- The Washington Times - Friday, May 28, 2004

The Fraser Gallery Georgetown is currently hosting the first solo American gallery exhibit of leading Cuban artist Sandra Ramos.

Her work is here, but she isn’t. Why?

Miss Ramos, 35, who worked intensively over the past year to create her metaphoric, dream-like “Sea of Sorrows” and “Bottle” series, has been forbidden to travel to the United States for the Fraser opening.

Surprisingly, it’s not Fidel Castro’s government that is the obstacle. Instead, it is the U.S. Department of State, which has denied the artist a visa. In a bid to increase pressure for democratic change in Cuba by drying up the flow of hard currency to the Castro regime, the U.S. government has tightened restrictions on travel by Cuban artists to the United States.

Denial of a visa for Miss Ramos to visit this country is all the more ironic as so much of her art is in major U.S. museums, including New York’s Museum of Modern Art and Boston’s Museum of Fine Arts. She has also exhibited her mixed media work in Japan, England, Mexico, Germany, Holland, Spain and France, in addition to Cuba.

Miss Ramos is one of a group of cutting edge artists in Cuba who have attempted to break through the government’s severe restrictions on experimental forms of expression, whether in music, film or the visual and installation arts. Her characteristic preoccupations include her country’s unacknowledged racial tensions and the emotional scarring and inevitable fraying of the ties of family and friendship caused by the continuing flow of refugees from Cuba, which Miss Ramos portrays metaphorically as a jail with walls of water.

In an e-mail to the Fraser Gallery, the artist writes that her “Sea of Sorrows” series emphasizes “the shipwreck” as a recurrent theme in contemporary society: “Physical shipwreck, sentimental shipwreck. Economic shipwreck, political shipwreck.”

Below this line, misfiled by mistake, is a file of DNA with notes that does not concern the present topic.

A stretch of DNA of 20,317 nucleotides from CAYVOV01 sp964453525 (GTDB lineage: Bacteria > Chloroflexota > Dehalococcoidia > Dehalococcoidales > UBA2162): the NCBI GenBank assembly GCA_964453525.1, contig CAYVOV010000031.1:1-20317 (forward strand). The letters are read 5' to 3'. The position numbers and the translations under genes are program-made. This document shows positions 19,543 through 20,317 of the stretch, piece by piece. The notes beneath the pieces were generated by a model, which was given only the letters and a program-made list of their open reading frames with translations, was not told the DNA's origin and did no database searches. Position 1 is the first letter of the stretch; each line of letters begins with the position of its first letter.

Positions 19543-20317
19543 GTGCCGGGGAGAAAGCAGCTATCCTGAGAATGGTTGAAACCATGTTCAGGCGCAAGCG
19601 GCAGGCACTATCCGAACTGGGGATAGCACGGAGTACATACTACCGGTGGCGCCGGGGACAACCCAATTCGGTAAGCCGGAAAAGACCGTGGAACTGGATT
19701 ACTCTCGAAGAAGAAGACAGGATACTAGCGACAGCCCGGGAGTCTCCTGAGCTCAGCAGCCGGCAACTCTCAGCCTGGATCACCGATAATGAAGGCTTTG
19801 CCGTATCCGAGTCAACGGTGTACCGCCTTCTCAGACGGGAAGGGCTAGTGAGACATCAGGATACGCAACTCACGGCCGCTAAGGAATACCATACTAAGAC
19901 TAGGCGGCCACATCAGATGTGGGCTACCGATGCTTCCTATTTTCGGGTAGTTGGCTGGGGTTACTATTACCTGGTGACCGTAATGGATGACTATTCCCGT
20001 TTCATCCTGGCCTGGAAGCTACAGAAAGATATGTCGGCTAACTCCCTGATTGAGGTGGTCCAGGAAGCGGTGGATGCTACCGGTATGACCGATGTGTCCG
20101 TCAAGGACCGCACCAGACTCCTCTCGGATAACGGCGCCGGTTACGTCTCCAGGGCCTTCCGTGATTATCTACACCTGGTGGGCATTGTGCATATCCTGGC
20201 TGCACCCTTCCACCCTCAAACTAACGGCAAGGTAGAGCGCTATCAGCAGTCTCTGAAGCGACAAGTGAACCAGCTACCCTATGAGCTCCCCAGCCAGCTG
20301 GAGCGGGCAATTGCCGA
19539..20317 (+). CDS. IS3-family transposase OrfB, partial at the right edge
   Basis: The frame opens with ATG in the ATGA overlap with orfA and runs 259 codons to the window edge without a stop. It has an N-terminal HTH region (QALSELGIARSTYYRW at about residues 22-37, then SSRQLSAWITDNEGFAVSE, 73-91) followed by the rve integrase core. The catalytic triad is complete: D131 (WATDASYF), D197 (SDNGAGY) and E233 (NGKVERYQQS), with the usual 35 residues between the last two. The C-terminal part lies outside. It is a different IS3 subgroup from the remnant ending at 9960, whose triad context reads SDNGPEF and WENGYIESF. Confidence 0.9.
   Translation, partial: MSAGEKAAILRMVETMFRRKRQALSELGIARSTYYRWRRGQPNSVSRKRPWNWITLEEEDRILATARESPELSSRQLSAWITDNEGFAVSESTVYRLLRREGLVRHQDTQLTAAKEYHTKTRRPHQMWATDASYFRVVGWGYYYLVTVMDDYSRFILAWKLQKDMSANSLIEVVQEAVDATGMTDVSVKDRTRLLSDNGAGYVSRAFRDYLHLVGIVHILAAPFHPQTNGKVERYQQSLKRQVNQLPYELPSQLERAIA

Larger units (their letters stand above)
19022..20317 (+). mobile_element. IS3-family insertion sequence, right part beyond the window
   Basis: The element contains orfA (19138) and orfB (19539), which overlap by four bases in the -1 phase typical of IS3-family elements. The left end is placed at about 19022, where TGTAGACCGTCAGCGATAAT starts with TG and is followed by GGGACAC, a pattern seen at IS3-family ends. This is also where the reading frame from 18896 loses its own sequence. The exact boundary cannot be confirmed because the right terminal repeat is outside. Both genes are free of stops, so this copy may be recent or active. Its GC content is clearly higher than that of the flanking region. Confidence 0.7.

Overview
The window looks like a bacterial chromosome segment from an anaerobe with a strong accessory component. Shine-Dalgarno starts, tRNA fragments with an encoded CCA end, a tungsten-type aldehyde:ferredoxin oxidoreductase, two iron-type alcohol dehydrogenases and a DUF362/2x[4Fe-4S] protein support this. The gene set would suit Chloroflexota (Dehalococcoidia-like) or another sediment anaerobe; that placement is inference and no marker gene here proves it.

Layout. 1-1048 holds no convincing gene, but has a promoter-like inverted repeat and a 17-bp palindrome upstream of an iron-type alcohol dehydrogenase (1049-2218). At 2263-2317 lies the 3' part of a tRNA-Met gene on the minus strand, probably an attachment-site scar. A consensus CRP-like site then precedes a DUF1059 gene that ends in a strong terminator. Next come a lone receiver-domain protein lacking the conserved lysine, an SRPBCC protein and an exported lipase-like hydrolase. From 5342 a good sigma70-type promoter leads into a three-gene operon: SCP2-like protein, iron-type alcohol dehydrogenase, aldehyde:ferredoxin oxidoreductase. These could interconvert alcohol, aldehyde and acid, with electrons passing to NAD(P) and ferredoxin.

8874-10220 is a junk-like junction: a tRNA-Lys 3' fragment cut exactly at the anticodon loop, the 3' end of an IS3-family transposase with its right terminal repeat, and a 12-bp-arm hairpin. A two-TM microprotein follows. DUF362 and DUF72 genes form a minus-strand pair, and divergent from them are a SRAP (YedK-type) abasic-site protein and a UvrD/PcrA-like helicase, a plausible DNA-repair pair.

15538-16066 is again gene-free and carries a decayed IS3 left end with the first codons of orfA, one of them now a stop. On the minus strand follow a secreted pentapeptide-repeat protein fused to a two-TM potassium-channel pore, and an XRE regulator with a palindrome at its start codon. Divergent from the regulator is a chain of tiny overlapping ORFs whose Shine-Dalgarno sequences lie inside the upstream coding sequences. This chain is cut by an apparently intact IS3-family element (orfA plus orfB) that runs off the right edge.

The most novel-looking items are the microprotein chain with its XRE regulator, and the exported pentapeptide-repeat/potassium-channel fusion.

Such a work is the exhibit’s “La Maldita Circunstancia del Agua por Todas Partes” (Damned Circumstance of Water Everywhere). At first, the mixed-media collage looks like an island with palm trees. On closer examination, viewers see that the artist painted herself in the shape of Cuba. The red palm trees — red is the color of Cuba’s revolution — pin her down to what appears as the green of the island. In actuality, the green is the color of her dress.

Miss Ramos expresses the pain of Cuban life mainly through self-portraits, following in the tradition of masters like Rembrandt and van Gogh, who used the genre as a medium for the expression of personal anguish.

She depicts herself again in “Quizas Hasta Deba Partirme en Dos” (Perhaps I Should Split in Two). One of the more complex prints in the show, it is an etching with the heads collaged over. An upside-down triangle at the top holds a picture of Antonio Maceo, a hero of Cuba’s independence struggles. He appears to be a wedge driven through the artist’s divided consciousness. To the right of this wedge lie symbols of the West — the Leaning Tower of Pisa and an airplane weeping, perhaps, at the trauma of Cuban migration. To the other side lies an idealized Cuba showing a Cuban family, communal farm and palm trees.

Miss Ramos continues her anti-migration theme in “El Circulo de Tiza” (Chalk Circle). She portrays the scene as set in a TV box, with curtains pulled to the side and a single young man dressed in the uniform of the Pioneers, the communist regime’s answer to the Boy Scouts and Girl Scouts. His arms become migration lines between Cuba and southern Florida.

She also places herself in the series of “Bottle” paintings. More surrealist than “Sea of Sorrows,” the series depicts her floating in water in differently positioned bottles. The bottles are moving allusions to still another kind of imprisonment in Cuba. But they may also refer to messages Cubans send in bottles to the United States.

One thing that cannot be contained within a bottle is the passion that Sandra Ramos feels for the people of Cuba, a passion which has never been on more powerful display than in this exhibition.

WHAT: “Sandra Ramos: Sea of Sorrows”

WHERE: Fraser Gallery Georgetown, 1054 31st Street NW

WHEN: Noon to 3 p.m. Tuesdays through Fridays, noon to 6 p.m. Saturdays, by appointment, through June 16


PHONE: 202/298-6450

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